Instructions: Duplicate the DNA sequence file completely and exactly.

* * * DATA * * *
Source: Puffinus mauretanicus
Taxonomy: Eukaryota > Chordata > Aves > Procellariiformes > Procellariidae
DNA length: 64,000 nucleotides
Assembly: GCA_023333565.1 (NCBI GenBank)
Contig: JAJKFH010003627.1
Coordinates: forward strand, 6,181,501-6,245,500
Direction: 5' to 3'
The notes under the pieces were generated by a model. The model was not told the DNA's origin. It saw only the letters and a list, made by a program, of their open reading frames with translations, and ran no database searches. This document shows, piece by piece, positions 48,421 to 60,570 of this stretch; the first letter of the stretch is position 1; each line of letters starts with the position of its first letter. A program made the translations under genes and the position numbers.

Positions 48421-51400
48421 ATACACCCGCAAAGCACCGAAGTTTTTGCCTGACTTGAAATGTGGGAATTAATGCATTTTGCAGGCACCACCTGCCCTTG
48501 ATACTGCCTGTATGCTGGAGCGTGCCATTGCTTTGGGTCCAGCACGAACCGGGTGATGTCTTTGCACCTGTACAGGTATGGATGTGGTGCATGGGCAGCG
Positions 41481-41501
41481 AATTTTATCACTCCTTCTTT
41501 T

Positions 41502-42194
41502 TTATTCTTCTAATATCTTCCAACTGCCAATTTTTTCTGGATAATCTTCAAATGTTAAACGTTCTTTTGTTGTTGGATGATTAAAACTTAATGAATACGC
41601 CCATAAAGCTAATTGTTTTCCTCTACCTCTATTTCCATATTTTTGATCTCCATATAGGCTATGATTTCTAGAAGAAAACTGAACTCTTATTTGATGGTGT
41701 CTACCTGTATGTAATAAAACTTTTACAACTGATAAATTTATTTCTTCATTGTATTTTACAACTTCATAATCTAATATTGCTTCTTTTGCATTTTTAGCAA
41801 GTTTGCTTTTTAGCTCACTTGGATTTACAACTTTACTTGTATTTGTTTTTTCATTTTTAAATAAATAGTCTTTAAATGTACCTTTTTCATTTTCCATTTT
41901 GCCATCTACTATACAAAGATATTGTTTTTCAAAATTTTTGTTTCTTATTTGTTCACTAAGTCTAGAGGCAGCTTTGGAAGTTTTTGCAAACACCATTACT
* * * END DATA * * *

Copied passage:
Source: Puffinus mauretanicus
Taxonomy: Eukaryota > Chordata > Aves > Procellariiformes > Procellariidae
DNA length: 64,000 nucleotides
Assembly: GCA_023333565.1 (NCBI GenBank)
Contig: JAJKFH010003627.1
Coordinates: forward strand, 6,181,501-6,245,500
Direction: 5' to 3'
The notes under the pieces were generated by a model. The model was not told the DNA's origin. It saw only the letters and a list, made by a program, of their open reading frames with translations, and ran no database searches. This document shows, piece by piece, positions 48,421 to 60,570 of this stretch; the first letter of the stretch is position 1; each line of letters starts with the position of its first letter. A program made the translations under genes and the position numbers.

Positions 48421-51400
48421 ATACACCCGCAAAGCACCGAAGTTTTTGCCTGACTTGAAATGTGGGAATTAATGCATTTTGCAGGCACCACCTGCCCTTG
48501 ATACTGCCTGTATGCTGGAGCGTGCCATTGCTTTGGGTCCAGCACGAACCGGGTGATGTCTTTGCACCTGTACAGGTATGGATGTGGTGCATGGGCAGCG
Positions 41481-41501
41481 AATTTTATCACTCCTTCTTT
41501 T

Positions 41502-42194
41502 TTATTCTTCTAATATCTTCCAACTGCCAATTTTTTCTGGATAATCTTCAAATGTTAAACGTTCTTTTGTTGTTGGATGATTAAAACTTAATGAATACGC
41601 CCATAAAGCTAATTGTTTTCCTCTACCTCTATTTCCATATTTTTGATCTCCATATAGGCTATGATTTCTAGAAGAAAACTGAACTCTTATTTGATGGTGT
41701 CTACCTGTATGTAATAAAACTTTTACAACTGATAAATTTATTTCTTCATTGTATTTTACAACTTCATAATCTAATATTGCTTCTTTTGCATTTTTAGCAA
41801 GTTTGCTTTTTAGCTCACTTGGATTTACAACTTTACTTGTATTTGTTTTTTCATTTTTAAATAAATAGTCTTTAAATGTACCTTTTTCATTTTCCATTTT
41901 GCCATCTACTATACAAAGATATTGTTTTTCAAAATTTTTGTTTCTTATTTGTTCACTAAGTCTAGAGGCAGCTTTGGAAGTTTTTGCAAACACCATTACT